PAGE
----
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Re: Repository directories and symlinks

From: Kaz Kylheku
Subject: Re: Repository directories and symlinks
Date: Wed, 06 Feb 2002 23:23:42 GMT
User-agent: slrn/ (Linux)

In article <address@hidden>, Alleman, Lowell wrote:
>I want to reorganize the directory structure of my cvs repository, but there
>are still a number of sandboxes lying around and a couple of scripts which
>rely on certain files being at certain locations within the repository (It's
>not ideal, but it's what I have to work with.).  I would like to move the
>directories to where I want them, and then make symlinks connecting the old
>and new locations.
>Yes, I've tried doing this with the modules file, but it just isn't flexible
>enough.  I either can't use the name I want or position the module under
>another module, or I end up with superfluous modules names.....  If I'm
>missing something here, let me know.
>Symlinking directories within the repository:
>1.  Will it work?

Sort of.

>2.  Will I loose data?

Probably not, but you could screw up your ability to go back to old
releases if you don't know what you are doing or aren't careful.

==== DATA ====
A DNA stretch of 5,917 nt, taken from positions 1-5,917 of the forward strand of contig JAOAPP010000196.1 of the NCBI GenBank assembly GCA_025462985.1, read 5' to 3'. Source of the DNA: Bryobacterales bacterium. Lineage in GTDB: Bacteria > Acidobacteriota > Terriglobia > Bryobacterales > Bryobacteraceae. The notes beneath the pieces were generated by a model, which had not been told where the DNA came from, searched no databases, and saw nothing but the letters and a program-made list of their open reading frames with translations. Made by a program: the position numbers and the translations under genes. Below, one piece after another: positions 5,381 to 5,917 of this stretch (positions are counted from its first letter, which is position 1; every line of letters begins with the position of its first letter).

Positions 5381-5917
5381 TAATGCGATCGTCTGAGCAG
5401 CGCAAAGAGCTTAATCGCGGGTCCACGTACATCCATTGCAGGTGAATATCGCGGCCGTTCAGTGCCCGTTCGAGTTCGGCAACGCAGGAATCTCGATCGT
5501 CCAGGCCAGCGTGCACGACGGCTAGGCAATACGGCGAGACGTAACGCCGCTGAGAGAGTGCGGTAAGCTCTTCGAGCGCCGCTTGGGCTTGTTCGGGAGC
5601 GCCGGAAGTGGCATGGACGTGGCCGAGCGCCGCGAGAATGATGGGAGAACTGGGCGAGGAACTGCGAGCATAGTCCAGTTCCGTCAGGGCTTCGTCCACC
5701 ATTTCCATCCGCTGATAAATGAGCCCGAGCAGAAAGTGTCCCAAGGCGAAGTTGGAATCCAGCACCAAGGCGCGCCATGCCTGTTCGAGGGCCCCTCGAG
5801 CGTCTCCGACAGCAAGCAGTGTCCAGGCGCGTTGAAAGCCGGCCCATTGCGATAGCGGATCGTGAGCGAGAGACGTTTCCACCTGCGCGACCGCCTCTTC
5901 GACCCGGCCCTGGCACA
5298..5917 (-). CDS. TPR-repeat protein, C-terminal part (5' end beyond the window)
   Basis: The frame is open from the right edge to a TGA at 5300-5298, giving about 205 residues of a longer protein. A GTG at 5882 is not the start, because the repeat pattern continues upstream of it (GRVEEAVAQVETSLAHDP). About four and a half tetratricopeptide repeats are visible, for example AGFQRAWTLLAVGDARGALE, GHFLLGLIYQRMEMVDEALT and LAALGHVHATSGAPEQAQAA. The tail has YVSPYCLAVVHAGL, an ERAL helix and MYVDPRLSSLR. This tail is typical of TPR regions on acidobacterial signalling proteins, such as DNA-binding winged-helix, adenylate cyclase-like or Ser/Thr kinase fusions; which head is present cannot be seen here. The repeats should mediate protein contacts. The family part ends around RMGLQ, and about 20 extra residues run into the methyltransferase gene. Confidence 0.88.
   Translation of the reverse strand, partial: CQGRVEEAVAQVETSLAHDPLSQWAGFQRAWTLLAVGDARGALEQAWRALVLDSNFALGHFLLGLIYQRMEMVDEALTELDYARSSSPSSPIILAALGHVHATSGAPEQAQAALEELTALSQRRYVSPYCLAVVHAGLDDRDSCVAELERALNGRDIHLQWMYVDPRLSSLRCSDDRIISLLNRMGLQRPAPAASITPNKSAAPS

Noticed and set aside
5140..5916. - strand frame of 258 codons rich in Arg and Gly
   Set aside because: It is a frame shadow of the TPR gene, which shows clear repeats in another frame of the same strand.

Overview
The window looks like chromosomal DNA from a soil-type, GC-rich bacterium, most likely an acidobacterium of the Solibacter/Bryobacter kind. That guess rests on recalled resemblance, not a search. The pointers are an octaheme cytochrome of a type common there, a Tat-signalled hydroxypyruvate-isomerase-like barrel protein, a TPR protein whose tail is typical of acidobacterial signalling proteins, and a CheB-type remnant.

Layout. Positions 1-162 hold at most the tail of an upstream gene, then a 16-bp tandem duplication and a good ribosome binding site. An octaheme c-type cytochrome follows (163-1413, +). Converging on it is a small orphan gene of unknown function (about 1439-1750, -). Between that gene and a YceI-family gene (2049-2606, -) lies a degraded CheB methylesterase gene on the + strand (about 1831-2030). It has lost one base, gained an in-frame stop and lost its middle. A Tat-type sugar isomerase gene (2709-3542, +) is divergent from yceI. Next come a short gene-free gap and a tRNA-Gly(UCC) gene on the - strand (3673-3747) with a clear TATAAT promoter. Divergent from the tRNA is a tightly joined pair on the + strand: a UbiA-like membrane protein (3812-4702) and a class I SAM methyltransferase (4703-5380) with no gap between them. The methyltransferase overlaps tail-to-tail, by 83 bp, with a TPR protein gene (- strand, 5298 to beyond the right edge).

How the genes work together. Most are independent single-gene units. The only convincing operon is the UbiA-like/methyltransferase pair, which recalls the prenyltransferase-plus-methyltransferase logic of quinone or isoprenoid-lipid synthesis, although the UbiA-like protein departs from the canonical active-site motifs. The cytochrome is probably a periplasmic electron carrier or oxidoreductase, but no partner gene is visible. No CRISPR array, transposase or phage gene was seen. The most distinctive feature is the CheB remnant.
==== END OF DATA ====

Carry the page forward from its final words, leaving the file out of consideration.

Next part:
>3.  What other problems can I expect?

- When files move in or out of Attic directories, symlinks break. This
happens when files are removed on the main trunk, or added on a branch
and then commited to the main trunk.

- When a file is removed (via cvs remove), then every symlink pointing
to it appears removed; it's necessary to manually break the symlink
before doing a cvs remove. Breaking the link meaning that the object
to be removed is an actual object, and not a link, and has no links
pointing at it.

- Older versions of CVS didn't handle symlinks right; they did not
chase the link and acquire locks in the right places.  this was
fixed around 1.10.3. 

Because of these problems, symlinks become a liability. Users cannot
manage these symlinks themselves, only some person in charge of the
repository. You can't have people mucking around in the repository
to get their jobs done, it's just not sound CM. If you do have some links,
and other people don't realy know about them, and you get run over by
a bus, the above problems will eventually bite people who might lack
the CVS expertise to know what to do.

>4.  Is there a better way?


I have a client side solution called Meta-CVS. 

This is alpha software, that currently runs only on GNU/Linux.  Sane,
robust versioning of the directory structure (and that means parallel
changes with merging and conflict resolution).  Plus sane file adds
and removes. No changes to CVS are required, and nothing needs to be
installed on the server side. On the downside, there is the current platform
restriction; moreover, it can't use existing modules without conversion,
for which I haven't yet written the tool. Some tools designed to work
with CVS won't work with Meta-CVS, such as probably most GUI front
ends like WinCVS which peek at the CVS subdirectories that don't exist
under Meta-CVS.  Caveats aside, I'm extremely happy with it and I'm using
it already. You might not be able to use it now, but at least you have
one possible light at the end of the tunnel. 


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